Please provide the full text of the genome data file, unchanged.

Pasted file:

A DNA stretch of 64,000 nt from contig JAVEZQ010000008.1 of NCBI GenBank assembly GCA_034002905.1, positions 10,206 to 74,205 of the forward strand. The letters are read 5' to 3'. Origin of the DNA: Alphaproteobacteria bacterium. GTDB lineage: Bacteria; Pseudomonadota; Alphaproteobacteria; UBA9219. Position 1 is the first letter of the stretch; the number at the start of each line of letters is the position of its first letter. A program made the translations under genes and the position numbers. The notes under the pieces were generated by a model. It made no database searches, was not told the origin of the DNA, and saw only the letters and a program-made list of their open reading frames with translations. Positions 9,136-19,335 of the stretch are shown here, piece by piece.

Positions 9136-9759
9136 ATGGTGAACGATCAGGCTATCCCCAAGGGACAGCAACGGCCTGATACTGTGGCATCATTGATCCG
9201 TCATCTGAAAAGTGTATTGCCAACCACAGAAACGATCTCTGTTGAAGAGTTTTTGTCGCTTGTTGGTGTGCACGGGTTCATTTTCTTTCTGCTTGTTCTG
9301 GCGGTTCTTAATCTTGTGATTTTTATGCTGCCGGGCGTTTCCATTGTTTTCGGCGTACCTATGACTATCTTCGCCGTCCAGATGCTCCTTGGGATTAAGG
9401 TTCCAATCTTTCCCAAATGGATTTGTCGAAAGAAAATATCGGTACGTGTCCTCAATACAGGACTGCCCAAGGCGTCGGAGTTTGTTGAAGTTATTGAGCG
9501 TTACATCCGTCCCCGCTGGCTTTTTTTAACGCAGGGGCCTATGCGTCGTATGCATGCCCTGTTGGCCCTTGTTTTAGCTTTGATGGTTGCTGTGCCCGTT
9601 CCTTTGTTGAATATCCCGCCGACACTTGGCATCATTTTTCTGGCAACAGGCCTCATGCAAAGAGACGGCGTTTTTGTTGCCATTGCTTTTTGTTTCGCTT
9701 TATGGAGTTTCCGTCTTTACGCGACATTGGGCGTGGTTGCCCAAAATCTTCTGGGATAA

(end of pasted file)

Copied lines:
A DNA stretch of 64,000 nt from contig JAVEZQ010000008.1 of NCBI GenBank assembly GCA_034002905.1, positions 10,206 to 74,205 of the forward strand. The letters are read 5' to 3'. Origin of the DNA: Alphaproteobacteria bacterium. GTDB lineage: Bacteria; Pseudomonadota; Alphaproteobacteria; UBA9219. Position 1 is the first letter of the stretch; the number at the start of each line of letters is the position of its first letter. A program made the translations under genes and the position numbers. The notes under the pieces were generated by a model. It made no database searches, was not told the origin of the DNA, and saw only the letters and a program-made list of their open reading frames with translations. Positions 9,136-19,335 of the stretch are shown here, piece by piece.

Positions 9136-9759
9136 ATGGTGAACGATCAGGCTATCCCCAAGGGACAGCAACGGCCTGATACTGTGGCATCATTGATCCG
9201 TCATCTGAAAAGTGTATTGCCAACCACAGAAACGATCTCTGTTGAAGAGTTTTTGTCGCTTGTTGGTGTGCACGGGTTCATTTTCTTTCTGCTTGTTCTG
9301 GCGGTTCTTAATCTTGTGATTTTTATGCTGCCGGGCGTTTCCATTGTTTTCGGCGTACCTATGACTATCTTCGCCGTCCAGATGCTCCTTGGGATTAAGG
9401 TTCCAATCTTTCCCAAATGGATTTGTCGAAAGAAAATATCGGTACGTGTCCTCAATACAGGACTGCCCAAGGCGTCGGAGTTTGTTGAAGTTATTGAGCG
9501 TTACATCCGTCCCCGCTGGCTTTTTTTAACGCAGGGGCCTATGCGTCGTATGCATGCCCTGTTGGCCCTTGTTTTAGCTTTGATGGTTGCTGTGCCCGTT
9601 CCTTTGTTGAATATCCCGCCGACACTTGGCATCATTTTTCTGGCAACAGGCCTCATGCAAAGAGACGGCGTTTTTGTTGCCATTGCTTTTTGTTTCGCTT
9701 TATGGAGTTTCCGTCTTTACGCGACATTGGGCGTGGTTGCCCAAAATCTTCTGGGATAA